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 Flexing the Brain: Carnegie Mellon, Pitt Scientists Discover Why Learning Tasks Can Be Difficult

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Date posted: 28/08/2014

Learning a new skill is easier when it is related to an ability we already have. For example, a trained pianist can learn a new melody easier than learning how to hit a tennis serve.

Scientists from the Center for the Neural Basis of Cognition (CNBC) a joint program between Carnegie Mellon University and the University of Pittsburgh have discovered a fundamental constraint in the brain that may explain why this happens. Published as the cover story in the Aug. 28, 2014, issue of Nature, they found for the first time that there are limitations on how adaptable the brain is during learning and that these restrictions are a key determinant for whether a new skill will be easy or difficult to learn. Understanding the ways in which the brain's activity can be "flexed" during learning could eventually be used to develop better treatments for stroke and other brain injuries.

Lead author Patrick T. Sadtler, a Ph.D. candidate in Pitt's Department of Bioengineering, compared the study's findings to cooking.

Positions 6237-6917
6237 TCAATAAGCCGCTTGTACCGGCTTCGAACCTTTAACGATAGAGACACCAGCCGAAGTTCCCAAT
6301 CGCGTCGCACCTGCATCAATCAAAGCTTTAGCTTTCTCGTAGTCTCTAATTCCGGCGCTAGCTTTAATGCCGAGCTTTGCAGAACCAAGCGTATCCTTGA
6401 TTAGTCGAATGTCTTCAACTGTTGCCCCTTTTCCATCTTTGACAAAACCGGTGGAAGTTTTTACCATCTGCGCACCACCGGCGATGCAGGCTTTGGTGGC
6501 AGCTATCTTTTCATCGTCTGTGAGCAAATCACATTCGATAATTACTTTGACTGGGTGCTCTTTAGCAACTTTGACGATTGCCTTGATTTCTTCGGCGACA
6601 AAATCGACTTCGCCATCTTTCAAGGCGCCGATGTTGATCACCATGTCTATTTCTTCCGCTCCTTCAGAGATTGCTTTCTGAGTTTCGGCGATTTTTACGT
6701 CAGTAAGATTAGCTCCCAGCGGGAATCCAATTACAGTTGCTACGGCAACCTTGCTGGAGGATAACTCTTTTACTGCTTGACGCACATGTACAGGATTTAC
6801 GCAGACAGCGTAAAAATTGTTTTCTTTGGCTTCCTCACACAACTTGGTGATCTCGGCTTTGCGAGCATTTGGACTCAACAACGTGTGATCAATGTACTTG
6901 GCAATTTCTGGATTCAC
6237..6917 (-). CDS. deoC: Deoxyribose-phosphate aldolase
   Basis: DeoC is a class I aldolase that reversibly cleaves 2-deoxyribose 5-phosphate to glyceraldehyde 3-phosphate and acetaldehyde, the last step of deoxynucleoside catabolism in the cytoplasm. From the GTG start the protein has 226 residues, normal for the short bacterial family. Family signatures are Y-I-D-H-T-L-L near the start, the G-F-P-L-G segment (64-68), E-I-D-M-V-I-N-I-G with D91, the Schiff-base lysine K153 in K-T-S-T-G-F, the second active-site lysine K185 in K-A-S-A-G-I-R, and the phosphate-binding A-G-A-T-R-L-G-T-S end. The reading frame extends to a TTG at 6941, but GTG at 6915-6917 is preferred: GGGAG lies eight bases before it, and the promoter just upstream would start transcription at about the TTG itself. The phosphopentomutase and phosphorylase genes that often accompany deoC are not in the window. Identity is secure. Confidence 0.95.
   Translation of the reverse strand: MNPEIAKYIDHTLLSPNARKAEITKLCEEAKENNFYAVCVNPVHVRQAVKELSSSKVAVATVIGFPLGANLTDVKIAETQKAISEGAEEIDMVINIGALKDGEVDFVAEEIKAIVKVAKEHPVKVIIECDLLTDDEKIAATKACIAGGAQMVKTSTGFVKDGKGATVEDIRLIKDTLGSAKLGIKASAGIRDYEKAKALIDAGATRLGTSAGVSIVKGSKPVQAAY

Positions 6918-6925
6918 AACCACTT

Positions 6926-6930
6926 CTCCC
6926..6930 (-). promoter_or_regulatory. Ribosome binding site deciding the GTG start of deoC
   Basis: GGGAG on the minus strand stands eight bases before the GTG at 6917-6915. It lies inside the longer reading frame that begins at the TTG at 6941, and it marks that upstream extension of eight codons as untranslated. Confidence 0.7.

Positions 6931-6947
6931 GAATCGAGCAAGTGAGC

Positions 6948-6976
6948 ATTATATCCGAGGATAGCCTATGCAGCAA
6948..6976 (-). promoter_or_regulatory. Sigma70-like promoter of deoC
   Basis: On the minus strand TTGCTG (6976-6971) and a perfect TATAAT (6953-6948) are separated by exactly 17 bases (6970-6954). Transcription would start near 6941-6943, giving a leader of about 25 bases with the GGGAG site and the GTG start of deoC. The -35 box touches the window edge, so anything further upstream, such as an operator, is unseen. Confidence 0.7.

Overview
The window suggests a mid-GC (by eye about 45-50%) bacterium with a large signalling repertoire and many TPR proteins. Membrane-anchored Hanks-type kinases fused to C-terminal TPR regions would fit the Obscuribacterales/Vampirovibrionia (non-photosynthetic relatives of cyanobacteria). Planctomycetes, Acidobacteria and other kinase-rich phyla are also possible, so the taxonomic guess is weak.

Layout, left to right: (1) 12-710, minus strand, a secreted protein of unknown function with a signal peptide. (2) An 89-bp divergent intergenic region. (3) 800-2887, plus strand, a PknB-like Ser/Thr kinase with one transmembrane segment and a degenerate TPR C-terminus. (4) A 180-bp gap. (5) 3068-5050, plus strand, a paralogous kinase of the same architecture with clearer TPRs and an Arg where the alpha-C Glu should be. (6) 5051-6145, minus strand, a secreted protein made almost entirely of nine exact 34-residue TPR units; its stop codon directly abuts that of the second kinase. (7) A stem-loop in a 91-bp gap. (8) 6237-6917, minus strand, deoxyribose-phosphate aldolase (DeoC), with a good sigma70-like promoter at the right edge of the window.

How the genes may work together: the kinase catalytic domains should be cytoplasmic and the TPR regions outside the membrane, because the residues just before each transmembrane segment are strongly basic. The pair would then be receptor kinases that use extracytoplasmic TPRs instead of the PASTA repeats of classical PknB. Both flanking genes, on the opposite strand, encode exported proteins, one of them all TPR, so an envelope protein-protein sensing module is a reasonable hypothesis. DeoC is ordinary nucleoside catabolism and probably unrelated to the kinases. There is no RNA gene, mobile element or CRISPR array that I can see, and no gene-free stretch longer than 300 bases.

"Suppose you have flour, sugar, baking soda, eggs, salt and milk. You can combine them to make different items - bread, pancakes and cookies but it would be difficult to make hamburger patties with the existing ingredients," Sadtler said. "We found that the brain works in a similar way during learning. We found that subjects were able to more readily recombine familiar activity patterns in new ways relative to creating entirely novel patterns."

For the study, the research team trained animals to use a brain-computer interface (BCI), similar to ones that have shown recent promise in clinical trials for assisting quadriplegics and amputees.

"This evolving technology is a powerful tool for brain research," said Daofen Chen, program director at the National Institute of Neurological Disorders and Stroke (NINDS), part of the National Institutes of Health (NIH), which supported this research. "It helps scientists study the dynamics of brain circuits that may explain the neural basis of learning."

See the full Story via external site: www.cmu.edu



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